Nexus 7 Tablet Six Month Review

I have had my Google Nexus 7 Android tablet for a little more than six months now. You can see my early impressions of it back when I talked about using it as a mobile computer. I feel that I have been using it long enough to take a good look at it and summarize my feelings. My summary – I really don’t like it. Sorry, I just don’t.

Google Nexus 7 TabletThe most obvious problem with the Nexus 7, and actually the problem that bothers me the least, is that it is just too small. This is really a personal preference. I know quite a few people who prefer the smaller seven inch form factor to the nine or ten inch tablets. I am not one of them. It is great that I can slip the tablet into my pants pocket or easily hold it without any arm fatigue, yes. On the other hand I find myself zooming in far too often. Often enough that I notice it; it interrupts my experience, and makes me switch over to my laptop. On quite a few occasions as I have been lying in bed using the Nexus 7 I have found myself setting it aside to get up and retrieve my laptop. That boils down to the tablet just not working for me. And when I have wanted to do simple book reading I still prefer the non-backlit basic Kindle or … horrors … a real book!

Ok, other than the size we could talk about apps. Google Play, the Android app store, has come a long way. I have to say that there is almost no app that I want that I can’t find. Play can be a bit cluttered and hard to pick through at times – kind of like searching for a gem in a flea market – but in the end I do find what I need. The good apps are free or reasonably priced, and I have never had any complaints with what I have found. I stopped using alternatives, like Amazon’s app store, simply because I didn’t need them and I didn’t like have to go to multiple sources for updates or searches. My summary of the app experience – great. Not an issue at all. Oh, and I love Chrome. Best mobile and desktop browser there is. Continue reading “Nexus 7 Tablet Six Month Review”

Google Nexus 7 as Mobile Computer

I have had my new Google Nexus 7 tablet for about 6 weeks now, and I am getting more and more used to the way it works. I also continue to find neat litte surprises hidden in the system – such as if you attach it to a mouse you get a real cursor to use! (Wish the iPad had that.) So now I now have my 7″ tablet paired to my Apple wireless keyboard and my Rocketfish Bluetooth mouse. Seems to work pretty well actually. And everything is Bluetooth, so there are no extra cords or adapters to carry around.  Now, if I had had this when I was vacationing up in the mountains this past weekend I would have actually typed some emails and blog posts. I think.

Google Nexus 7 tabletThe screen is still a bit small, but that is to be expected on a totally portable device. But, is it that portable if you are lugging around the keyboard (which also has 3 AA batteries) and the mouse (which has 2 AAA batteries)?  And with those devices attached, you would have to assume an extra drain on the Google tablet with the Bluetooth turned on all the time.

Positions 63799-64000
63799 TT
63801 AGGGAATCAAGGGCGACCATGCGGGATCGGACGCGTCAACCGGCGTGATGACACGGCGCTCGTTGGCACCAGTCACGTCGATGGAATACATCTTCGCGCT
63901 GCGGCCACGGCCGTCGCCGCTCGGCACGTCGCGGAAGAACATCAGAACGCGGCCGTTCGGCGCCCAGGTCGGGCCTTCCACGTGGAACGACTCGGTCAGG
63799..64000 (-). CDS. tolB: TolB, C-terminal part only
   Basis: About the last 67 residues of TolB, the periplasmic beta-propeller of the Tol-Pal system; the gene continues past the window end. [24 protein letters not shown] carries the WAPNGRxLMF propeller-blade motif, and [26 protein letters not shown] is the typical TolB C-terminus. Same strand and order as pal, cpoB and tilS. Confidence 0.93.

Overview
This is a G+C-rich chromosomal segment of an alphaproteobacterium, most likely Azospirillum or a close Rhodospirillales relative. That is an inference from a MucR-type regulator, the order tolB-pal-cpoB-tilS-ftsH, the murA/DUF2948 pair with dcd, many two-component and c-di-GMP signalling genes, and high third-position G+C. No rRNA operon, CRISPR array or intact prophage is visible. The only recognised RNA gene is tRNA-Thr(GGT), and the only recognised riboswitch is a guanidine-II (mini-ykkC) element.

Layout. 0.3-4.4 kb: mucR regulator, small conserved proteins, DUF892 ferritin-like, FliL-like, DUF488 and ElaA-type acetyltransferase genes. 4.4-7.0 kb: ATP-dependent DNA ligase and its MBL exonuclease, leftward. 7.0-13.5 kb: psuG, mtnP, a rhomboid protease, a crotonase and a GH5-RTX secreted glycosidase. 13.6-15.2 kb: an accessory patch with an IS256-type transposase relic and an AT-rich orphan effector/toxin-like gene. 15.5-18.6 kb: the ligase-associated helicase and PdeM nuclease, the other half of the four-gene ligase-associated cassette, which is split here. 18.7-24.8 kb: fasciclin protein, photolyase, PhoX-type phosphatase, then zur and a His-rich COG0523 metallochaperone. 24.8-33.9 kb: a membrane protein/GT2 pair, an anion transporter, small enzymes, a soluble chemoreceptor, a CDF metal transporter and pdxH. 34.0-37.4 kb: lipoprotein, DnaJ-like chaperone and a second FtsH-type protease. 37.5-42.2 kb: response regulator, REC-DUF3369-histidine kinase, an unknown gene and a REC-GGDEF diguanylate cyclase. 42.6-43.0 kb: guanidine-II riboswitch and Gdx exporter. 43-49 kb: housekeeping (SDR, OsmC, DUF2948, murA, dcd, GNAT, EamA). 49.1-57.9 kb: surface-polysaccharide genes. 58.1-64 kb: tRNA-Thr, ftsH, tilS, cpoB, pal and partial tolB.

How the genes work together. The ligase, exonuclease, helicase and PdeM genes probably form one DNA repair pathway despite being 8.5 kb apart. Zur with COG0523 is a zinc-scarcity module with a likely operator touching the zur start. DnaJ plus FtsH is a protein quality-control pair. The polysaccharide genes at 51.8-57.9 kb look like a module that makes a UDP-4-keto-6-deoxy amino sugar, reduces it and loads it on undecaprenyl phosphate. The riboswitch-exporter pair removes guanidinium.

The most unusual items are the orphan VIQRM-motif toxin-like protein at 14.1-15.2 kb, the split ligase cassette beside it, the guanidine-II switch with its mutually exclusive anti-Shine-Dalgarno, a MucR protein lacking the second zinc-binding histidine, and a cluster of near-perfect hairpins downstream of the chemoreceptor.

So what is the weight difference?

Well, the tablet weighs in at .75 pounds, but with case we are going to call it an even 1 pound, the keyboard at 1,25 pounds, and the mouse at 13 ounces (so lets call it .75 pounds). That gives us just 3 pounds total. Not bad. Consider that the Apple MacBook Air 11 inch weighs in at 2.38 pounds. The MacBook air weighs less and has a 4″ bigger screen! But, in reality, with the power packs it is probably a toss up between the two, and the MacBook air will cost you around $600 more than our tricked out Nexus 7.  Trade offs? The MacBook Air can run more “real” apps, is faster, has a larger screen, and a lot more storage space. But the Nexus 7 is more portable, has a touch screen, and in a pinch (without our mouse an keyboard) could be slipped into a large pocket.  It can also be recharged off almost any USB outlet where the MacBook Air will require a real power outlet.

If you have access to the Internet, either wi-fi or tethered to a smartphone like I do with my iPhone 4S, then the lack of storage space on the Nexus 7 isn’t that big a deal. You will just store your media, documents, and music in the cloud. You do need to think ahead though for those times when you will be totally out of contact so that you aren’t stuck looking for that one file you forgot to copy down. Consider though that the MacBook Air has only 64 gig (we are comparing to the low end model here folks) and you will see that you aren’t going to be storing your entire media library on there either.

While we are talking about being out in the wild, let’s talk about battery life.  While I haven’t tested the battery life of the Nexus 7 with the Bluetooth turned on, you can still expect to get 8 to 9 hours easily. That is with active use. If you aren’t using it much so have it on standby, it will last much longer of course.  The MacBook Air should get around half the battery life of the Nexus 7 in similar usage. That would be fine if you don’t need a full day out and can recharge ever evening, but if you have it out and in use constantly all day, you may find yourself monitoring your usage or looking for a power outlet to recharge.